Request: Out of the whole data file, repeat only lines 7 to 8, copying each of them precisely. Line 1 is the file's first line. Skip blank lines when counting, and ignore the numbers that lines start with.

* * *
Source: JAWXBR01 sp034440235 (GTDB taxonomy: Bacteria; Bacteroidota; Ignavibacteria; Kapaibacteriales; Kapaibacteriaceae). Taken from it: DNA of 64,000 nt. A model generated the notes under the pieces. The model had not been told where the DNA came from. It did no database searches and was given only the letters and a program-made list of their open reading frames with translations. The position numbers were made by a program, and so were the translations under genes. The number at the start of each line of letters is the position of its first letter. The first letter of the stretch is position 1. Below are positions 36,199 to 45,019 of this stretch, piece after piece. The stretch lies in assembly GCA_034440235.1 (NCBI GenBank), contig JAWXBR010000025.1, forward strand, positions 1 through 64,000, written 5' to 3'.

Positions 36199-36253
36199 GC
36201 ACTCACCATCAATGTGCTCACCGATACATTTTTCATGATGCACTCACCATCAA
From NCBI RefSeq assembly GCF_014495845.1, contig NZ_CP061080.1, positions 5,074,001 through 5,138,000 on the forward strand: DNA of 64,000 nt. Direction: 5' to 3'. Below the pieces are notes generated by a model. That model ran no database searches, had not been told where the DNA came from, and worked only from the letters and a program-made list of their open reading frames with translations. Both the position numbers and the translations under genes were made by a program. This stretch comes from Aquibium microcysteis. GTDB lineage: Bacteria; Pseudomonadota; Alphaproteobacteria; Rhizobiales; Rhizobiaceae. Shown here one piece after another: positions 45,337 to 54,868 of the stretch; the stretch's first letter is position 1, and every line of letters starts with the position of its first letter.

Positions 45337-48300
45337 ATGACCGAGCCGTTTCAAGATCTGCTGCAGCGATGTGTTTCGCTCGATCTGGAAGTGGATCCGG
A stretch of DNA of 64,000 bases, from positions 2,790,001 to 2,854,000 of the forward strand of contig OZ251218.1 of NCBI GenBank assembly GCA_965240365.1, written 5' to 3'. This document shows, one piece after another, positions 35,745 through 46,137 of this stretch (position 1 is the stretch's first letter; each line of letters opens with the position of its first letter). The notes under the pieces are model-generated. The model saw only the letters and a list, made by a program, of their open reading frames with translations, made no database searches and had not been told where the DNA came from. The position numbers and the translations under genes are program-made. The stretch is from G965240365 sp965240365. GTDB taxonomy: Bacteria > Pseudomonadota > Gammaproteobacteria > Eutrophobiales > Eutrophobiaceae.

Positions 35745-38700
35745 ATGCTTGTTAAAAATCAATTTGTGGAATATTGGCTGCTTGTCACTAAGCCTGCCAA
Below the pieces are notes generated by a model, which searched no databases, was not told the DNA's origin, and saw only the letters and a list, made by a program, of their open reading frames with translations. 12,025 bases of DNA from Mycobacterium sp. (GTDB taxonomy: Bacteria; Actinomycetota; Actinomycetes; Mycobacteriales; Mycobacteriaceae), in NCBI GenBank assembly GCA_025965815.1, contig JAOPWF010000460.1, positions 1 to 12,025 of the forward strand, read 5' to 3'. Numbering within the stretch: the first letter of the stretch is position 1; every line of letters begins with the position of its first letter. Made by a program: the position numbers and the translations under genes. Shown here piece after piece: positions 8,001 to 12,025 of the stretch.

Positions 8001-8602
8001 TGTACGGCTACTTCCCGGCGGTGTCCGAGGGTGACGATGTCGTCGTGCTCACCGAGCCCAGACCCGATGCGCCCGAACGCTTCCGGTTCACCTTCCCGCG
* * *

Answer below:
45337 ATGACCGAGCCGTTTCAAGATCTGCTGCAGCGATGTGTTTCGCTCGATCTGGAAGTGGATCCGG
A stretch of DNA of 64,000 bases, from positions 2,790,001 to 2,854,000 of the forward strand of contig OZ251218.1 of NCBI GenBank assembly GCA_965240365.1, written 5' to 3'. This document shows, one piece after another, positions 35,745 through 46,137 of this stretch (position 1 is the stretch's first letter; each line of letters opens with the position of its first letter). The notes under the pieces are model-generated. The model saw only the letters and a list, made by a program, of their open reading frames with translations, made no database searches and had not been told where the DNA came from. The position numbers and the translations under genes are program-made. The stretch is from G965240365 sp965240365. GTDB taxonomy: Bacteria > Pseudomonadota > Gammaproteobacteria > Eutrophobiales > Eutrophobiaceae.